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A Need to Develop Creativity, Not Just Test Scores

By Jess Hench & Xian Xu
A Need to Develop Creativity, Not Just Test Scores

Critics from the business sector suggest that current forms of education fail to promote the kinds of creativity, risk-taking, and ingenuity needed for the future economy. People tend to have the misconception that creativity is mastered by a small, select group of individuals; it is associated with art or other special activities, and it means setting the children free without any teacher control (Azzam 2009). In reality, nurturing creativity in the classroom takes disciplined and purposeful processes that require knowledge, skill, and control, and it should be practiced daily.
Research shows that the creativity quotient scores of Americans have consistently inched downward since 1990, particularly for students in K–6 grade (Bronson & Merryman 2010; Kim 2011). Yong Zhao (2009, 2012), an international scholar specializing in the implications of globalization and technology in education, notes that standardization and conformity might be harmful to society. Zhao and others (Tienken & Mullen 2014) also note that countries whose students achieve stunning performance on international standardized assessments (e.g., PISA, TIMSS) too often are constrained in their innovation, creativity, and entrepreneurial capabilities.
Research also reveals that teachers play an important role in providing an environment conducive to creative learning. Teachers who show a humanistic philosophical orientation, have developed their own creative competencies, and who implement specific creative methods and techniques in their classrooms are more effective in enhancing students’ creative abilities than teachers who follow more traditional instructional approaches. Creativity is teachable, and well-designed creativity training can enhance students’ divergent thinking abilities and problem-solving skills.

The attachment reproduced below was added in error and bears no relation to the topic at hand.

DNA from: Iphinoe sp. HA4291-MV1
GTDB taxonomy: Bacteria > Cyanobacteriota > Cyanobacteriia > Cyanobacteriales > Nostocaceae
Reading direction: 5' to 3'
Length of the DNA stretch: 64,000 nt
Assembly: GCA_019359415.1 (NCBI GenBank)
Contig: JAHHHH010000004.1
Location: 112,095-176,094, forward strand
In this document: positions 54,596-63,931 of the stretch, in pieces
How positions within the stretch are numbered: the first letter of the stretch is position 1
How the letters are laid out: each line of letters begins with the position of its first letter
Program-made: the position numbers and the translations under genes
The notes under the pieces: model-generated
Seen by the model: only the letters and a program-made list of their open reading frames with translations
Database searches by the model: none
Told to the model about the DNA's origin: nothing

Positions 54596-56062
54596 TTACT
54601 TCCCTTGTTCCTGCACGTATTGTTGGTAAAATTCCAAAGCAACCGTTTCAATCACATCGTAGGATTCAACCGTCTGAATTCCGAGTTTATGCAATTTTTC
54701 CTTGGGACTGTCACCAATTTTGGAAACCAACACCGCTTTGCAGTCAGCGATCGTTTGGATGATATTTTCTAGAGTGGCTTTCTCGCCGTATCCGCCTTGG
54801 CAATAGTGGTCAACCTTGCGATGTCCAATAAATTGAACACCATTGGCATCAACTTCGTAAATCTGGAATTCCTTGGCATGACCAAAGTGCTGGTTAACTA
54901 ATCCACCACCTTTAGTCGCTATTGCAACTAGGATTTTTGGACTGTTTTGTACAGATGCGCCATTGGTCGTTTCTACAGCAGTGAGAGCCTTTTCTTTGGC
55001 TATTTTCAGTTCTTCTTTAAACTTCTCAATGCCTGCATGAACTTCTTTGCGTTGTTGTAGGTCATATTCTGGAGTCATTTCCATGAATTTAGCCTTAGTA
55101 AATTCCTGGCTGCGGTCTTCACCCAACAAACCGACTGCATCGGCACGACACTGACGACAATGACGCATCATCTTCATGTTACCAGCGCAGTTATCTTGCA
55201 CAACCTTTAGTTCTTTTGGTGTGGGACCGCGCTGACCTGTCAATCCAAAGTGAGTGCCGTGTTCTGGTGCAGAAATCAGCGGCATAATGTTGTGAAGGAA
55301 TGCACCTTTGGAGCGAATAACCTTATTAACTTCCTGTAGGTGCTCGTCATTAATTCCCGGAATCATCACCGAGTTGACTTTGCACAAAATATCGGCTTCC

One study found that association instruction (the teacher uses numbers, pictures, or music to guide the students to link seemingly unrelated items through contrasting, approximation, and analogy) can increase students’ poetic creativity (Cheng, Wang, Liu, & Chen 2010). Another experimental study found that blended teaching in science (integrating two or more learning methods or media tools, such as traditional instruction with technology) could significantly increase student creativity in multiple ways:
• Enhancing students’ creative character traits, such as imaginativeness, originality, flexibility, and motivation;
• Improving students’ abilities in the creative process, such as data collection, integration of new and old knowledge for innovative ideas, and further concretizing and verifying ideas;
• Augmenting students’ final product design skills, such as the abilities in completing creative work that is valuable and effective; and
• Constructing an environment suited for creativity (Chung, Dzan, Shih, Tsai, & Lou 2012).
In reality, teachers often have inaccurate ideas of what creativity is and, therefore, have bias against classroom behaviors demonstrated by creative students (Aljughaiman & Mowrer-Reynolds 2005). One study noted that teachers tend to equate creative thinking with divergent thinking—the ability to generate new ideas—but fail to notice the importance of convergent thinking—the ability to organize and connect ideas (Liu & Lin 2014). Another study indicated that teachers tend to negatively view personality traits associated with creativity (Westby & Dawson 1995). They prefer traits that seem to run counter to creativity, such as conformity and unquestioning acceptance of authority.
Additional research shows that teachers’ perceptions of teaching for creativity are influenced by a number of factors, such as self-efficacy, environmental encouragement, societal value, and student potential (Rubenstein, McCoach, & Siegle 2013). Denise de Souza Fleith (2000) examined teacher and student perceptions about attributes of a classroom environment that either enhance or inhibit the development of creativity. Findings indicate that both teachers and students believe a classroom environment that promotes creativity provides students with choices, accepts different ideas, boosts self-confidence, does not impose ideas on students, and provides students with opportunities to become aware of their creativity. In a creativity-inhibiting classroom, students cannot share ideas, mistakes are not tolerated, teachers are controlling, and teachers use excessive structured drills.
As schools and even entire nations are reforming their educational systems, and as they aspire to elicit better student outcomes as measured by international standardized assessments, it is also important not to lose the focus on innovation and creativity within classrooms. Besides the ability to find the correct answer to test questions, students need skills to address problems that have not yet emerged in the 21st century.

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